What are the benefits of having a safety programme? First and foremost, it has become too expensive to have people hurt.
The Benefits of Having a Successful Safety Program
What are the benefits of having a safety programme? First and foremost, it has become too expensive to have people hurt. This covers your own workers, as well as the employees of your customers and the broader public. It has come to my attention that many of the managers with whom I have worked had no notion what the entire cost of accidents and injuries had been to their firm. No general manager I’ve ever heard of has ever claimed that the overall cost was less than anticipated once the full expenditures had been tallied. If you create a cost-effective safety programme only for monetary reasons, you will be handsomely rewarded for your efforts.
There are a variety of additional compelling reasons to implement a comprehensive safety policy. The second reason, and this is a very important one, is that we have a moral duty as employers to offer a safe and healthy workplace. Others managers are not especially motivated by this moral factor, and some may be completely unmotivated by it. When a safety specialist, I have personally reviewed a number of significant injuries, and in almost all cases, the top management of the company was visibly concerned as they considered the suffering and handicap that had been caused as a consequence of the injury. These were real sentiments that were validated by the fact that remedial action was nearly always done to avoid a recurrence of the situation. Although management could not reverse the devastating results of these previous events, it could prevent them from happening again in the future. At this stage, the majority of managers are interested in taking action to avoid injuries because they feel a sense of responsibility for the well-being of their staff and consumers, respectively.
Improved staff morale is another advantage of the moral response strategy to be considered. There is no one who would want to work for a corporation that has little or no respect for them as individuals. We often think that the major motive of employees is monetary gain. Many studies indicate that it ranks fourth or fifth out of ten, ranking behind work security, job satisfaction, and other factors, once one’s salary is adequate to meet one’s fundamental necessities.
A widespread assumption is that if we give our workers a high hourly wage, they should be more cautious about their own safety. This just isn’t the case. On the workplace, there is a shocking absence of instinctive self-protectiveness. However, when given sufficient job instruction, timely feedback on their performance, and some basic training in safe work practises, the vast majority of workers will do their duties safely and effectively.
The third reason for implementing a safety programme is because it is required by law. It is necessary to comply with several laws and rules at the federal, state, municipal, and international levels. With a well developed and executed safety programme, it is possible to meet the criteria of OSHA, state and federal departments of transportation, and local governments.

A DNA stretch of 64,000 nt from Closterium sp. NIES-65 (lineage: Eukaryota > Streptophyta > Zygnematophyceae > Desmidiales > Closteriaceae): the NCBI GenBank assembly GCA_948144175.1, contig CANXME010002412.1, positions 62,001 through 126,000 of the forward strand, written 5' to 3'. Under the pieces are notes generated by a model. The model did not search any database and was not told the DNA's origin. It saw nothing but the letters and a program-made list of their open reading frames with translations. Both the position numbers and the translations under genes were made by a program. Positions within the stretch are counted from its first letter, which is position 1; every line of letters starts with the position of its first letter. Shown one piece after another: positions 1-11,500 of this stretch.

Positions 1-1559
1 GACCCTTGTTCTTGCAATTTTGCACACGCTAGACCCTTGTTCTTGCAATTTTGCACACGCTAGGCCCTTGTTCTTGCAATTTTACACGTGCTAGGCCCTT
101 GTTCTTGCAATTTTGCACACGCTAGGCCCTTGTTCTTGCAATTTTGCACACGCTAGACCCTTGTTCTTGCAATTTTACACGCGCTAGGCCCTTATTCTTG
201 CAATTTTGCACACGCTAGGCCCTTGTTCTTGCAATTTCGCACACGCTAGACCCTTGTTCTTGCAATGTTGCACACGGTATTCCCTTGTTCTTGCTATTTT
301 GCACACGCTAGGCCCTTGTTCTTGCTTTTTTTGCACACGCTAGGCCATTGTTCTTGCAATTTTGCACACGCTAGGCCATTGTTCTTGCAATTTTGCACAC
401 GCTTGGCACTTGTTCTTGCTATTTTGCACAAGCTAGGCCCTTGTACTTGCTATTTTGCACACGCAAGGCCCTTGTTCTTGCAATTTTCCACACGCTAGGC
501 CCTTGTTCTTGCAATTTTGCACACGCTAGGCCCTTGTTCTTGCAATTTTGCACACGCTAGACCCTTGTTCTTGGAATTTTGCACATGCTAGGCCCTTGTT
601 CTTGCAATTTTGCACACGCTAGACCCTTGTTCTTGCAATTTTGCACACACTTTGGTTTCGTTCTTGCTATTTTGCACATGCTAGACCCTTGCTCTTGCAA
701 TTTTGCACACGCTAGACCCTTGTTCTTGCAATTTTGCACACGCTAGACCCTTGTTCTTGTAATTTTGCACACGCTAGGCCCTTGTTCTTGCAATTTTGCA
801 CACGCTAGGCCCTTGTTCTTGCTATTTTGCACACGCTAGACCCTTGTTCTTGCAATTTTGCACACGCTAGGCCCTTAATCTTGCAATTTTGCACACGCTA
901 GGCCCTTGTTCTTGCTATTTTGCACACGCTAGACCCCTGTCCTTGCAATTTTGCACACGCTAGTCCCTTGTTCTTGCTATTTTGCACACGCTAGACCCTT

It seems to be an excessive amount of effort, difficulty, time, and so on (you fill in the blanks). You may wonder what’s in it for me. There is a proper way to do a task, which in most situations also happens to be the safest, most efficient, and most importantly, the one that results in the least amount of product damage.
Keep in mind that, in the majority of situations, accidents do not result in injury. In reality, they are more likely to result in product or equipment damage, which is generally regarded as a necessary part of the business process by the public. The number of maintenance repair orders and fees for repairs on an overhead car door that I’ve seen is astronomical. Rather than wearing out every two months, the door was running out of “new” when a vehicle or forklift collided with the structure.
What is it about the situation that isn’t getting better?
In order to establish a successful safety programme, management has not invested the minimal amount of time and effort required. Management acknowledges that the escalating cost of insurance is an inescapable and uncontrolled part of doing company and accepts it as an unavoidable and uncontrollable part of doing business. Workers have the mentality of “If they don’t care, why should I?” they reason. In many instances, employees have never been informed of the expectations placed on them. Management and hourly workers were never given the responsibility for workplace safety. Attitudes such as “that’s someone else’s duty” are prevalent.
Why hasn’t the situation deteriorated further?
We are fortunate in that we have some excellent personnel that are self-motivated to provide excellent service. They operate in a safe and efficient way, taking care not to harm equipment or merchandise. Sometimes it is best to use your common sense. We gain knowledge from our errors. (However, this is a highly time-consuming and expensive method of learning.) It’s possible that some initiatives toward increased safety have been made in the past.
You may obtain enhanced motivation, improved morale, and improved productivity by implementing a successful safety and loss control programme. As a result, you can reach your ultimate objective of increased profitability. The most interesting part of this programme is that it is accomplished without the need for considerable capital investment or money.